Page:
The cause of truth." “ The olive branch,” says Mr. Lyell," which was brought by the dove, is as clear an indication to us that vegetation was not destroyed, as it was to Noah that dry land had appeared. For our part, we have always considered the flood, if required to admit its universality in the strictest sense of the term, as a preternatural event, far beyond the reach of philosophical inquiry, At the same time, it is evident that they who are desirous of pointing out the coincidence of geological phenomena with the occurrence of such a general catastrophe, must neglect no circumstance connected with the Mosaic history, and least of all so
* A lithographic engraving of a tree so lying is given in Mr. Fairholme's former volume. It was found in the Cragleith quarry, and by a recent blasting of the rock a branch of the tree has been discovered. remarkable a fact, as that the olive-tree remained standing while the waters were abating.” That this sneer is levelled at some injudicious defender of the Mosaic history is evident; and we are sorry that Mr. Fairholme should have given occasion to a similar attack, by expressing an opinion that the tree was probably not antediluvian, but a new creation, similar to the vegetation on which the first formed animals were fed. It would have been surely better to confess that the whole transaction was a miracle; and that to attempt to explain a preternatural event is, as Mr. Lyell observes, " beyond the reach of philosophy"-for if it were not, it would cease to be a miracle. But before Mr. Lyell thus determined, in the language of Horacedecerptam fronti*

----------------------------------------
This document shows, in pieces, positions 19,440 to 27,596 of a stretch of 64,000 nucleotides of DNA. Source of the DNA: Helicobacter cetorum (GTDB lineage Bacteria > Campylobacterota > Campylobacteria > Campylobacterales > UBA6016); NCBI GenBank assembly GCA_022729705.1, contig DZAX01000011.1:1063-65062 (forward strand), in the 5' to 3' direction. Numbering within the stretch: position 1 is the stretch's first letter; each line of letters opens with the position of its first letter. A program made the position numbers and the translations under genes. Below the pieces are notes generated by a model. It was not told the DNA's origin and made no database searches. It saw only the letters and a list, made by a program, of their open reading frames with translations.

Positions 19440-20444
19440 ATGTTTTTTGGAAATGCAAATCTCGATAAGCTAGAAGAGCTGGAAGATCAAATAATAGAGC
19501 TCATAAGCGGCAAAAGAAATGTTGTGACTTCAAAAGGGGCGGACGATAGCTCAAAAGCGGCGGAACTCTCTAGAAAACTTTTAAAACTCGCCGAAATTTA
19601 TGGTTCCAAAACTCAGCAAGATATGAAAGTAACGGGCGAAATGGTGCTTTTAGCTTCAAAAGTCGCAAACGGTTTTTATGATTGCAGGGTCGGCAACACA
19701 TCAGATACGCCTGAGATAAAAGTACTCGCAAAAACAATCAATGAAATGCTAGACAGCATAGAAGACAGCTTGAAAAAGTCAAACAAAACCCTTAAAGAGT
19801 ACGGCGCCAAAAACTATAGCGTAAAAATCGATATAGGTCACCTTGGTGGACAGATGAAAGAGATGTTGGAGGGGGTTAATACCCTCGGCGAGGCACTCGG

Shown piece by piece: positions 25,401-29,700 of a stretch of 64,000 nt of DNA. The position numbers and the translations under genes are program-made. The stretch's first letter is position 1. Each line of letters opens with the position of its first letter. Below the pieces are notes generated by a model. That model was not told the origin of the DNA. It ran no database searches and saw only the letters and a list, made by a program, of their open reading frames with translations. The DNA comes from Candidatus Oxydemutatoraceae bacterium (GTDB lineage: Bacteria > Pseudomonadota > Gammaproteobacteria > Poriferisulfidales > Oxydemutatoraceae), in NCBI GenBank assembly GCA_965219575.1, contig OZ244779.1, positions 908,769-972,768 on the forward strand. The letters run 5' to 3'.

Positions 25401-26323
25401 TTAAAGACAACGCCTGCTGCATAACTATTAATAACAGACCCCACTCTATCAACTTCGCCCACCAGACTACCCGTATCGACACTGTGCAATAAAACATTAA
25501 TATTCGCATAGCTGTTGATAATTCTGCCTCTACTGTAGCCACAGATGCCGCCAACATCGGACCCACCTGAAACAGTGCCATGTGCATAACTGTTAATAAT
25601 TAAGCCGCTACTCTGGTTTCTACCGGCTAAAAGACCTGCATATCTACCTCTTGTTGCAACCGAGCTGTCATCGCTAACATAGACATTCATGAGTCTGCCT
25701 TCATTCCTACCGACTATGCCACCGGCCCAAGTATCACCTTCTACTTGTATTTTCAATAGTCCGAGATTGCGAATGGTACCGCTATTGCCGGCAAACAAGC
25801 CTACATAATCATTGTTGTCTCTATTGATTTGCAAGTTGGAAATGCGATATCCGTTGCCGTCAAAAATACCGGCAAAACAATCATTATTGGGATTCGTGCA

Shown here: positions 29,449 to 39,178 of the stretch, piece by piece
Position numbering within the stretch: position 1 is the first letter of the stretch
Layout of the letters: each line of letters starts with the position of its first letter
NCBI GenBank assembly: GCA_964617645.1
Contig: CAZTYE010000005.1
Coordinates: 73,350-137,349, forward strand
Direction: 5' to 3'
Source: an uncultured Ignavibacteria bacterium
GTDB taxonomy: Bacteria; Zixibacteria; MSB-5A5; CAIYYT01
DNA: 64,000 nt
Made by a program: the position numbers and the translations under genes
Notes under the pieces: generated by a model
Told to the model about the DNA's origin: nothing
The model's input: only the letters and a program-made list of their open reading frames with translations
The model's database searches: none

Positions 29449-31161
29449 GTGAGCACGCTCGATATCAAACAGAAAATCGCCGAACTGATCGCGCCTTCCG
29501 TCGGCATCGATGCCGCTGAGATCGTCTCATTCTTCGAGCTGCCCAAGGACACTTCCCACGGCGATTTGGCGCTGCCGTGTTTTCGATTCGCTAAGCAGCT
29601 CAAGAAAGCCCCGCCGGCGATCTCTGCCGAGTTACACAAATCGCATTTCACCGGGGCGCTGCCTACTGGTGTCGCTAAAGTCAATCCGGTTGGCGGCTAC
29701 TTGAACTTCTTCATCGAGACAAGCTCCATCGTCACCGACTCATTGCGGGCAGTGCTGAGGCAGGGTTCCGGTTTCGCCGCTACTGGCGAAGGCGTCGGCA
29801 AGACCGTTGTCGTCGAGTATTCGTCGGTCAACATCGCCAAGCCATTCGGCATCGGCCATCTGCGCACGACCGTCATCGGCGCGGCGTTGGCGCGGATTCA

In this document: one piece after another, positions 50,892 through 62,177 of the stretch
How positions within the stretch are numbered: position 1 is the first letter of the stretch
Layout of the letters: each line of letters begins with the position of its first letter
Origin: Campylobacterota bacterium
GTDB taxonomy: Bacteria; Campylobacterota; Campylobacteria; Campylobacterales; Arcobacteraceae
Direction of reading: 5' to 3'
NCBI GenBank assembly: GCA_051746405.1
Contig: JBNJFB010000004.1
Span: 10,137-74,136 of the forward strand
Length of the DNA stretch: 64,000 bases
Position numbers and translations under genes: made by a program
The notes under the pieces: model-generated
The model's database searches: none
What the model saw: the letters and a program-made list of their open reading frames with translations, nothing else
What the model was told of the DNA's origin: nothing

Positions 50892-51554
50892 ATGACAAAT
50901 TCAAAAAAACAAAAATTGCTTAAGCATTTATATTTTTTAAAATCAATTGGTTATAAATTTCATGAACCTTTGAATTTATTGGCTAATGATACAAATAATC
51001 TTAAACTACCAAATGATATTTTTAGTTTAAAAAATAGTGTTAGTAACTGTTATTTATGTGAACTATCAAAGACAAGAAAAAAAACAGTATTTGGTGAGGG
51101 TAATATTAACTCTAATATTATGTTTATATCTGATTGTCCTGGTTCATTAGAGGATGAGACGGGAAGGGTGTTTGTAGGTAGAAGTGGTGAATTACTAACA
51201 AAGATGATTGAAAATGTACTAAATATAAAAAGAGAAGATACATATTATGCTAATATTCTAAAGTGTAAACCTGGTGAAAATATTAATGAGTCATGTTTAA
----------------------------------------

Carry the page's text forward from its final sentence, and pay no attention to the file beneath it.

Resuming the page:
olivam-" it would have been well for him to have put nature to the rack, and to have ascertained as a fact, whether the olive, though it cannot stand frost, is equally affected by wet, despite its oily qualities. But whatever may be our difference with Mr. Fairholme on this point, we fully chime in with his sentiments, when he asserts that it is the height of inconsistency in the geologist, who professes to believe in the Scriptures, to suppose that the deluge was only a deluge, such as the globe had witnessed frequently before the time of Noah, and had seen not seldom since, and is destined to undergo hereafter; and this too, although the Deity himself had made a solemn covenant, that he would no more destroy the earth—a covenant which can be intelligible only on the supposition of its universality intending to convey a great moral lesson, how little soever the fact may come within the scope of the reason of the geologist; "whose science," says Sir Charles Bell, in his Bridgewater Treatise, † “ but for its alliance with anatomy, would have continued to present only a scene of confusion for the ignorant to wonder at:" while Mr. Penn, still more to our purpose, remarks that " what is called geology is only mineralogical and fossil topography, which cannot of itself detect the events of history without the aid of collateral tradition; and still less can scientific conjectures, raised